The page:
Mycologic Study of Tinea Capitis in Qatar Mohamed 0 , El-Benhawi, M,Sc,, Somaia Fathy, M,Sc,, M,D,, A, H, Moubasher, Ph,D,, and Nawal S, Alem, D,D,

Abstract: The causative dermatophytic species of tinea capitis were identified in 91 patients in Qatar. Microsporum canis was the most common isolated organism (86.81%) followed by Microsporum ferrugineum and Trichophyton violaceum. A gray patch type of tinea oapitis was the predominant presentation (87.91%), and the disease was more prevalent among Qatari boys.

Tinea capitis is a common skin disorder of childhood that can be caused by various dermatophytic species, the predominant organism of which varies with time and geographic location,' The studies of the predominant species and its relation with various factors affecting its distribution are of considerable importance in designing prophylactic programs in different communities. Thus far, no data exist for the causative dermatophyte of tinea capitis in Qatar, The aim of this work was to identify the causative pathogens and their probable sources of infection so that a proper preventive health program could be implemented. Patients and Methods • A group of 91 patients who presented clinically with tinea capitis were selected at random during a period of 6 months from among the patients attending the dermatology outpatient clinics at Hamad Medical Corporation, The history, clinical presentation, and possible source of infection were recorded for each. The clinical presentation was classified according to the criteria of Blaylock et al,^ into gray patch, blaek dot, seborrhoeic, kerion, and favus.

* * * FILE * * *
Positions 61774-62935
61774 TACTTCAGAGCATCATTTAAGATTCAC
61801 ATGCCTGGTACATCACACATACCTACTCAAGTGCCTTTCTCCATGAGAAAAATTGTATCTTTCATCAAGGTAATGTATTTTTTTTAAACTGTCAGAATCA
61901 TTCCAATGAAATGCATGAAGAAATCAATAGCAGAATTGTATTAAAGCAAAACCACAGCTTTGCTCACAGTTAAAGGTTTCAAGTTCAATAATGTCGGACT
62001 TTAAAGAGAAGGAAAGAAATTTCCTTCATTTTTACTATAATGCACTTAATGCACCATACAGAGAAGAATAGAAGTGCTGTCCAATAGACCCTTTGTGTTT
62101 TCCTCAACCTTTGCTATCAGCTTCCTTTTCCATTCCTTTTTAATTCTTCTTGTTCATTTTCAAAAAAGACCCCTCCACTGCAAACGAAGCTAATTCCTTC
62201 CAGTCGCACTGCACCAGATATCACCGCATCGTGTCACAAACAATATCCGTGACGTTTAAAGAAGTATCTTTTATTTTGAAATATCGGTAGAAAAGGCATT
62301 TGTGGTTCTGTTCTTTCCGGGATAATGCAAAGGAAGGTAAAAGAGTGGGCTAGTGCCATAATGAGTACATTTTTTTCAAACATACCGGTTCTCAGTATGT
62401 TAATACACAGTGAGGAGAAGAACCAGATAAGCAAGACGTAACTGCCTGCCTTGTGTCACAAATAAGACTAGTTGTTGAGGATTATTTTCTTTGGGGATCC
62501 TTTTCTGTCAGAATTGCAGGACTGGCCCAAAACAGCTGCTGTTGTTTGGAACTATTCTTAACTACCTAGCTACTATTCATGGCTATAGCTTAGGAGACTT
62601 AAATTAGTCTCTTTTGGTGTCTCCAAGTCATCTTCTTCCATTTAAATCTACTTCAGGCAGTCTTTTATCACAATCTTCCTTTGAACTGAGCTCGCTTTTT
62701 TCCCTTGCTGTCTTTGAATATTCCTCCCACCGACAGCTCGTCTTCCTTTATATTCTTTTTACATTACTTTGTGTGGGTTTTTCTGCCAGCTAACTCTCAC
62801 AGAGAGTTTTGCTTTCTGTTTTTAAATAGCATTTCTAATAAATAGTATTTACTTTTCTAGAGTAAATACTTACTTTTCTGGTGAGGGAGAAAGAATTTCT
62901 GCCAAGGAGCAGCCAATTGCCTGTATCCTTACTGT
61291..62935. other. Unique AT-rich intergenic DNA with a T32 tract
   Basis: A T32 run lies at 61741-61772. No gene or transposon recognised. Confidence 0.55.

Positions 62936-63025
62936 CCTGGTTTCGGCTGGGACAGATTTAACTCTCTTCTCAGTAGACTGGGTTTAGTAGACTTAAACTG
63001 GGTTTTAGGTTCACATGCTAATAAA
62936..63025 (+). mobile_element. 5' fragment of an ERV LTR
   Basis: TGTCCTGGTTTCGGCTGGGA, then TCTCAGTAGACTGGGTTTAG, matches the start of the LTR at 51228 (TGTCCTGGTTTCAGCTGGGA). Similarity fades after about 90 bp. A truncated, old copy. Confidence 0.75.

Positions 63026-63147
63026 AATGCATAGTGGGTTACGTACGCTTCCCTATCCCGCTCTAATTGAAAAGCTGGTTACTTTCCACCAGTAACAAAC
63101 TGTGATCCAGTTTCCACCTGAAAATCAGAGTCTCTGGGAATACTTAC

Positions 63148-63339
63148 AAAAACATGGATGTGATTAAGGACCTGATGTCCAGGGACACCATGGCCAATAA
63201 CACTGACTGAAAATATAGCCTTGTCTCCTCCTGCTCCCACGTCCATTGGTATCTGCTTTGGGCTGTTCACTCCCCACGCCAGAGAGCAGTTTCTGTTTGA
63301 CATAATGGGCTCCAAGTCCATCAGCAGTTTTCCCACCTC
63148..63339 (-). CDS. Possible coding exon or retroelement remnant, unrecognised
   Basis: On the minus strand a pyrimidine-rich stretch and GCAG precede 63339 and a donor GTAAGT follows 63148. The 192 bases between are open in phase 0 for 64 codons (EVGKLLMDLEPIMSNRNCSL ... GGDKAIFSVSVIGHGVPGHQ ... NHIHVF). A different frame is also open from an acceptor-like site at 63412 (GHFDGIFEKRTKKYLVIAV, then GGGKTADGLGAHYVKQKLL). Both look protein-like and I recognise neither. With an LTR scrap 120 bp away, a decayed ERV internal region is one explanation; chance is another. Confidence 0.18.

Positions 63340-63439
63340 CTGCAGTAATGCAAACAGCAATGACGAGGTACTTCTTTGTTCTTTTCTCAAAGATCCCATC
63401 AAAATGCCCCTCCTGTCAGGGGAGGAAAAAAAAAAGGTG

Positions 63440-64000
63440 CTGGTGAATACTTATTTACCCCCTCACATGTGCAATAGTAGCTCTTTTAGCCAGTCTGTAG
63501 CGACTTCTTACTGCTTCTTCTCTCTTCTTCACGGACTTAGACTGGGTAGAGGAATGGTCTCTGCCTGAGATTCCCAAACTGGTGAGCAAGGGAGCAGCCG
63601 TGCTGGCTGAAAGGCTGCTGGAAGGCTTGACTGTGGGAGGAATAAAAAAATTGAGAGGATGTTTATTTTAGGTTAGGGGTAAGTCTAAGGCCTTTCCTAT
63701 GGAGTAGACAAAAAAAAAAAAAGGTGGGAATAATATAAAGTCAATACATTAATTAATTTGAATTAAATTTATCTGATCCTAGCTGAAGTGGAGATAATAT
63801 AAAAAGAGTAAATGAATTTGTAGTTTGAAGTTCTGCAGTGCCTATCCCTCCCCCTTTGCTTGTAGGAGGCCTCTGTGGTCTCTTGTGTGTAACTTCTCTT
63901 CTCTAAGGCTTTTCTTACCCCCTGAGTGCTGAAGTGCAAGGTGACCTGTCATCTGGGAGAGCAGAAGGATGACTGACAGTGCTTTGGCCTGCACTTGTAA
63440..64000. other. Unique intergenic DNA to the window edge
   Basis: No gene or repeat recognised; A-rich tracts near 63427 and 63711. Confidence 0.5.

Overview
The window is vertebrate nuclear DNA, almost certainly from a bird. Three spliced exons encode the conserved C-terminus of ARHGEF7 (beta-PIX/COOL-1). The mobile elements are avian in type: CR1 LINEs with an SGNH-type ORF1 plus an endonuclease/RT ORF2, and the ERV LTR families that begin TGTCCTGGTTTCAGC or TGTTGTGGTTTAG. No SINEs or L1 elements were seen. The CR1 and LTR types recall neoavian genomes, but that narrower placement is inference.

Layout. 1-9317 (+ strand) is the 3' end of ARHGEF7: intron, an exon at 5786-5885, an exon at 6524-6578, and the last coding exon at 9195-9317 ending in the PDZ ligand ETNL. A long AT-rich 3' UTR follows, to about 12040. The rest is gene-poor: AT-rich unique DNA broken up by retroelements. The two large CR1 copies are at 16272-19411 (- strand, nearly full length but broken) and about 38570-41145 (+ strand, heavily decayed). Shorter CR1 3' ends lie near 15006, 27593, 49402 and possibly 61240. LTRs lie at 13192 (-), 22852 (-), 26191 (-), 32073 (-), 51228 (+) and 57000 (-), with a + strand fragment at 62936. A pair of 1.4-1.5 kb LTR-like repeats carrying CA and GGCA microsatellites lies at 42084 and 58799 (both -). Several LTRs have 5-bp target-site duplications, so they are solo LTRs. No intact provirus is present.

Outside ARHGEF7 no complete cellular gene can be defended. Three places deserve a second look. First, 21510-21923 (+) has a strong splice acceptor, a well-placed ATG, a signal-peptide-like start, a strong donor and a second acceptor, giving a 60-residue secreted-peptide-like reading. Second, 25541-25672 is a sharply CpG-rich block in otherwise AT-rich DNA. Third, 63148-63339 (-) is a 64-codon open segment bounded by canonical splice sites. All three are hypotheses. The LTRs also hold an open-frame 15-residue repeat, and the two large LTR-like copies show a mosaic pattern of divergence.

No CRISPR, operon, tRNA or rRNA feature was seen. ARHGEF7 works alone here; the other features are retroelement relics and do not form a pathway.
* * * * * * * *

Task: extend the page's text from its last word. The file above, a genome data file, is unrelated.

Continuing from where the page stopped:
The following procedures were carried out for each patient: I) Wood's light examination; 2) cleaning of the lesions with 70% alcohol and sample collection of infected hairs and skin scraping using a sterile forceps and scalpel; 3) direct slide microscopic examination after using 10% potassium hydroxide preparation; 4) direct inoculation of the specimens oti Dematophyte Test Media (DTM) after which readings were taken after 1-2 weeks; and 5) culture of part of the specimen for each patient, which was sent in sterile tubes to the Microbiology Department, Faculty of Science in Qatar University, on a modified Sabouraud's dextrose agar with cyclohexamide and chloramphenicol. The cultures were grown for 3-4 weeks at 28°C before being discarded as negative. Growing colonies were studied for both morphologic and microscopic characteristics. Results Results are summarized in Tables 1 and 2, There were 57 boys and 34 girls in the study group. The age range was from 3 months to 12 years. The majority of patients (55; 60,43%) were in the age group 0-5 (Table 1), The duration of the lesions varied from 1 to 12 weeks, with a mean of 5,57 weeks. Qataris formed the majority (49; 53.84%) of patients; 42 patients (46,15%) were expatriates. Eighty patients had the gray patch type of tinea capitis, 10 had kerion, and 1 had the black dot type. Wood's light showed green fluorescence in 56 patients and potassium hydroxide preparation was posiTable 1. Age and Sex Distribution

From the Department of Dermatology, Hamad Medical Corporation, and Botany Department, Faculty of Science, and Scientific and Applied Research Center, Qatar University, Doha, Qatar, Address correspondence to: Somaia Fathy, M,Sc,, M,D,, Dermatology Department, Hamad Medical Corporation, P.O, Box 3050, Doha, Qatar,


Age Group (yrs)




5-10 10-15

30 26 1

25 9 0

55 35 1






March 1991, Vol. 30, No. 3

Tinea Capitis in Qatar • El-Benhawi et al.

No. 3


Table 2. The Type of Dermatophyte Cultured and the Clinical Presentation Clinical Types Gray Patch


Black Dot



M. canis M. ferrugineum T. violaceum T. mentagrophyte

IA 4 2 0

4 3 2 1